Fox News shared piece online in May 2016, written by Kim Lachance Shandrow, titled 10 Successful Kid Entrepreneurs Keeping Their Eyes on the Prize ( that interviewed 10 teen and tween age entrepreneurs about their businesses, motivations, starts, and advice they have for other kidprenuers. One of my favorites is the interview with Mikaila Ulmer who started her business Me and the Bees Lemonade at age 11. She is the Queen Bee aka CEO of her own lemonade business that is delicious and bee friendly. She appeared on the TV show Shark Tank and is now selling her products through Whole Foods in select regions of the US. What inspires me the most is that Queen Bee Milaila donates a percentage of her profits to charities, preservation organizations, and bee keepers associations. So much more can be found at her website and Twitter  @MikailasBees. Her site has a find our product section that is super cool! Unfortunately the nearest place to my Arlington Virginia home that sells her product is in Florida but I have faith that her lemonade drinks will make their way up to me eventually. Queen Bee Mikailia even takes her presentation and entrepreneurial self on the road! Please look up her site and follow her on Twitter so we can all be awestruck by and proud of this hard working, creative, and generous  kidprenuer together.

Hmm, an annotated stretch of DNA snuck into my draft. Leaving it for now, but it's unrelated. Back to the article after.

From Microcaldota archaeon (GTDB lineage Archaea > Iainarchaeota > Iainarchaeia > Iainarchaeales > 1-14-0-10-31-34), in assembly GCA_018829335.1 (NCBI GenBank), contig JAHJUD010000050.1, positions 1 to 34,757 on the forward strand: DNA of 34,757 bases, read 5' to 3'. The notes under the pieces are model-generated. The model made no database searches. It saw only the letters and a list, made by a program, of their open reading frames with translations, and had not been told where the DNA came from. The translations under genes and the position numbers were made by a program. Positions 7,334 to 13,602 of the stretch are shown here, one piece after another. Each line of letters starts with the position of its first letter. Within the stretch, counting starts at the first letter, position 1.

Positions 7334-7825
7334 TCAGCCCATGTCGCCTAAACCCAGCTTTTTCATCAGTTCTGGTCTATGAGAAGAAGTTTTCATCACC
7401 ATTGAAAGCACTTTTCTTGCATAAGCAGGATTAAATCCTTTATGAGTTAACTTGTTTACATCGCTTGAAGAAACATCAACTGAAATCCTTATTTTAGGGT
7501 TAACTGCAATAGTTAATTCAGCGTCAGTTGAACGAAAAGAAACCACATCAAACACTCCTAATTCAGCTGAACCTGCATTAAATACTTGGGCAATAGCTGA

P.S. – WOW! After looking at her Twitter I just found out that she was at this year’s, 2016 White House United State of Women Summit! I am so excited for Mikailia and that she was invited to participate in such a powerful and meaningful summit right by where I live. Yay!

Me & the Bees Lemonade Original Mint


Generation Like

How does understanding how children use the Social Web prepare us for our instruction in the classroom?

After watching the PBS Frontline special Generation Like I better realized just how connected and dependent much of the student population is even at a young age. If they search for something on Youtube, Twitter, Tumblr, or other social media sites they will find it, for better or for worse and that is both exciting and terrifying. I think in order to prepare instruction for this is to be aware of the digital media and learn how to navigate some aspects of it on your own. One possibility I thought of from this was to make a classroom YouTube where projects, presentations, extra credit challenges, group work, and classwork can be uploaded, shared, and liked. Find and recommend safe, interesting, and curriculum relevant videos for students to watch, respond to, and share within the classroom setting. Making class and school bulletin boards look like some of the commonly uses sites, red and white for Pinterest and YouTube, blue and white for Facebook, Tumblr, and Twitter.